Lodi resident Paige Silva was all smiles as she walked the red carpet that lined the main hallway to Hutchins Street Square on Friday evening.

Decked out in a flowing, dark red dress, she was greeted by cheers, applause and flashing camera lights fit for an A-list Hollywood celebrity arriving at an awards show.

But the event she was attending would be more entertaining than an awards gala.

It was the annual Night to Shine, in which Silva and a few hundred special needs individuals experienced a night of fun, food, dancing and singing, made possible by the Tim Tebow Foundation and Horizon Community Church of Galt.

“It’s been the event that we all look forward to during the year,” associate pastor Kevin Brown said. “We have people from all walks of life — those who are devoted members of the church, and those who haven’t been to church in their life — all here for one reason. That’s to bring love and hope to those with special needs, their families and their caregivers.”

The evening began with guests treated to a ride around the neighborhood in a stretch limousine and arriving at Hutchins Street Square at about 5 p.m.

As they stepped out of the vehicles, onto the pavement and through the front doors, they were escorted down the red carpet, welcomed by family and friends. The event even featured “paparazzi” taking photos as the guests made their way toward Kirst Hall.

Once inside, they received the royal treatment, which included stations for women to touch up their hair and makeup, as well as booths for the men to get their shoes shined.

Once the guests received their corsages and boutonnieres, they were escorted into Kirst Hall where they enjoyed a catered dinner before hitting the dance floor to dance with their assigned “buddies” for the evening.

Lodi High School junior Claire Plath has been a Night to Shine buddy for the three years Horizon Community Church has hosted the event.

She said she wanted to volunteer as a buddy, or chaperone, for the event since attending Camp Artemis three years ago.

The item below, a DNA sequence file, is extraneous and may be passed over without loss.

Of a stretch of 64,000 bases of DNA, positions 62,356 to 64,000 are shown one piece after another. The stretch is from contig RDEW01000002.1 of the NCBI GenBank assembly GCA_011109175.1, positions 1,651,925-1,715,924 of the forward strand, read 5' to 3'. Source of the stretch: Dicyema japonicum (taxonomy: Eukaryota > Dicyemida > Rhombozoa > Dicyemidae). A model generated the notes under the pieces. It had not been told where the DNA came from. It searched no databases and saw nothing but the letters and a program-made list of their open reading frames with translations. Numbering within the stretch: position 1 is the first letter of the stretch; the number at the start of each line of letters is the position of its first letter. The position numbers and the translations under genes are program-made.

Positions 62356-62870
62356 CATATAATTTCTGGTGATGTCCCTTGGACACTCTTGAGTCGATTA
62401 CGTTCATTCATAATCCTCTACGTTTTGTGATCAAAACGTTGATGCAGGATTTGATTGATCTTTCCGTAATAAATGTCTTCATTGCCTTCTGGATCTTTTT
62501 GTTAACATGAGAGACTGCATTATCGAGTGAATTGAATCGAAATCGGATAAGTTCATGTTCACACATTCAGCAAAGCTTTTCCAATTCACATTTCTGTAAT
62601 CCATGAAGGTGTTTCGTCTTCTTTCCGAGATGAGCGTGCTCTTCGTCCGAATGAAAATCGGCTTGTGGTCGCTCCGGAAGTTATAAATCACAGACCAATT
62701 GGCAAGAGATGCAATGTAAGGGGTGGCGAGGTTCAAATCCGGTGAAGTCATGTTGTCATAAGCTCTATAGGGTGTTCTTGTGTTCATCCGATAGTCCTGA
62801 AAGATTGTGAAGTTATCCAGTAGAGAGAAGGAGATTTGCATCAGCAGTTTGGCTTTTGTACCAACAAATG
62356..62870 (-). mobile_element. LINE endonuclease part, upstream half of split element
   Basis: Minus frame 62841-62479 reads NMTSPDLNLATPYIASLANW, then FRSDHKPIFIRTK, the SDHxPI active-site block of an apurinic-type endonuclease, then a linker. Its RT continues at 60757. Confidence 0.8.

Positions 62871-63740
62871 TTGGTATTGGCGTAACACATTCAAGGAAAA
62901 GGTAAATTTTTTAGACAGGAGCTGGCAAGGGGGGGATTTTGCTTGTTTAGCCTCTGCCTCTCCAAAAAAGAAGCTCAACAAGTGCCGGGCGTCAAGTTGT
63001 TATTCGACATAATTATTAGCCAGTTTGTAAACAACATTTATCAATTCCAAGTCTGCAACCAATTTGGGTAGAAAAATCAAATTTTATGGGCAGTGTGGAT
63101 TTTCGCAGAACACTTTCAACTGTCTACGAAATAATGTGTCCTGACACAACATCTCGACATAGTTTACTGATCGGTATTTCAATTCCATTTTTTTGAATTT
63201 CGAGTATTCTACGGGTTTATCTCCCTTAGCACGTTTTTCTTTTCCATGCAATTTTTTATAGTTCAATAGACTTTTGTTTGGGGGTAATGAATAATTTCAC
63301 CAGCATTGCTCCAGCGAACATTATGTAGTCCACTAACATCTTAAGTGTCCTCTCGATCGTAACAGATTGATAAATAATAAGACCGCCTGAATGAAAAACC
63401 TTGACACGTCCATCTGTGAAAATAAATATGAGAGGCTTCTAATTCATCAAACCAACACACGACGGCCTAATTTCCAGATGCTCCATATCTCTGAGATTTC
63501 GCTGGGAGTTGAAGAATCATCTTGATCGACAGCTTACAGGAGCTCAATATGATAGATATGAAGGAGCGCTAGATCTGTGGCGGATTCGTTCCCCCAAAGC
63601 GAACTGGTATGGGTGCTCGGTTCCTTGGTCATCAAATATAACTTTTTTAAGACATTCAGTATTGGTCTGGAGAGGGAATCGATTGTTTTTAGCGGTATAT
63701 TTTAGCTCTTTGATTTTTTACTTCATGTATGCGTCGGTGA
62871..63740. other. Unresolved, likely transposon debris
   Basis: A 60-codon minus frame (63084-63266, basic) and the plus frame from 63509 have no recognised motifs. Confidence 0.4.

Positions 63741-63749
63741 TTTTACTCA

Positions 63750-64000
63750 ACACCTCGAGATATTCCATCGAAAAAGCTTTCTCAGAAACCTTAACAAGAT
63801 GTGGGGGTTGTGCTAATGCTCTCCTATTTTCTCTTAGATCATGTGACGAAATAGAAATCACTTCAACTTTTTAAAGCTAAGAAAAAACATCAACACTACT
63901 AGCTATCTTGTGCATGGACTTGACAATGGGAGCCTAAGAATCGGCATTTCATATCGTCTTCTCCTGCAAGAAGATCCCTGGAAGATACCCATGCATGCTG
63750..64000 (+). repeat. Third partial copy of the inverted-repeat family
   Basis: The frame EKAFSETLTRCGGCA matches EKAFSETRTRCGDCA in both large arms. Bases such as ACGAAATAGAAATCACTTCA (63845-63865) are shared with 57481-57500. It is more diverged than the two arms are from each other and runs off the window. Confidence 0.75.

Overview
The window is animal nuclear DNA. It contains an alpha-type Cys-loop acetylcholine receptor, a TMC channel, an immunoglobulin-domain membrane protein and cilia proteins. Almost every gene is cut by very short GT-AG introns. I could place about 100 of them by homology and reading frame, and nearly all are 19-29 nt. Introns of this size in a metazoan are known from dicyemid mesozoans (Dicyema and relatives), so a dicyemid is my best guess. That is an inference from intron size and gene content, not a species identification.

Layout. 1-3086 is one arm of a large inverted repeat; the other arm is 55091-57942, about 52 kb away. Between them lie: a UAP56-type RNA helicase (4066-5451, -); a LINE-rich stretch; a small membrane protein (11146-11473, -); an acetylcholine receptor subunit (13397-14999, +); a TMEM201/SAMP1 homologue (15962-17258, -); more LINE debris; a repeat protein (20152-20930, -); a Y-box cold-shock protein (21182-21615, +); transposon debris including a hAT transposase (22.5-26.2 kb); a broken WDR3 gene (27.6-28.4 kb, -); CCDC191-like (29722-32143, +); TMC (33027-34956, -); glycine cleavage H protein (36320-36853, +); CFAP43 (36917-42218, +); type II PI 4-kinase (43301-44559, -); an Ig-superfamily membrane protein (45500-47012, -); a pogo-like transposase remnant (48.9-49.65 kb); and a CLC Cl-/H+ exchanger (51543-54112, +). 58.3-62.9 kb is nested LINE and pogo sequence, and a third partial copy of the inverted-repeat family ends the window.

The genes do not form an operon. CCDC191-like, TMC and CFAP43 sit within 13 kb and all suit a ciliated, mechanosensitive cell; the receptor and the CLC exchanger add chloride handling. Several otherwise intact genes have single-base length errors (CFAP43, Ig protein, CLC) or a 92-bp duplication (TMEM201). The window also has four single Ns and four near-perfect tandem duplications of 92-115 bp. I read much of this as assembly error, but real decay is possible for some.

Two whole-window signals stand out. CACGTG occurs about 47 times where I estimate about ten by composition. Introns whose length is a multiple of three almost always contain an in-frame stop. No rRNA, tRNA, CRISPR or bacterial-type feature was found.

Camp Artemis is an annual Girl Scouts of America gathering in Santa Cruz, where Plath said she met a special needs individual who inspired her to get more involved with enriching their lives.

“I wanted to do (Night to Shine) because I have a passion for those with special needs,” she said. “Being able to provide something like this for them, and just seeing the joy and reaction on their faces is a wonderful feeling. This is the best night of their lives, for many of them. It’s just an amazing experience.”

Stockton resident Chera Lenise has also been a Night to Shine buddy for three years, and said she loves to get involved with a variety of community volunteer opportunities.

A friend, who happened to be a Horizon Community Church member, let her know about the event in 2017, when the church was first planning to participate.

The event struck a chord with Lenise, as her mother owned several residential care facilities in the Bay Area that cared for mental health and special needs patients.

She recalled helping her mother and staff care for the patients as a young woman.

“I just love being part of something bigger than me and giving those with special needs a night with no worries and full of fun,” Lenise said. “I think it’s great we get to help them got out and enjoy life. This really presents a sense of community, and it just gets bigger and better every year.”

Those guests who did not feel like dancing were able to belt out popular tunes through karaoke, or they could take a break in the respite room if they became too overwhelmed by the music and excitement.

Therapy dogs were also on hand to provide support if needed.

A special video message from former NFL quarterback Tim Tebow was presented to guests, before magician John Michael Hinton formally crowned the night’s kings and queens.

Founded by the Tim Tebow Foundation in 2015, more than 700 churches around the world hosted Night to Shine events this year, which features special needs students 14 years of age and older, experiencing the exhilaration of attending a high school prom.

Volunteer coordinator Mindy Rold, Brown’s sister, said more than 400 people signed up to assist with the event this year, and several hundred had to be turned away.

She said one of the many reasons the church loves to host Night to Shine is because it brings so many people together.

“We all need hope, love and joy, and this is something we could do to provide those things for these families and their caregivers,” Rold said. “It’s pretty emotional for many of these parents to see their kids get to do this. They have a lot of passion and joy, and a lot of gratitude.”

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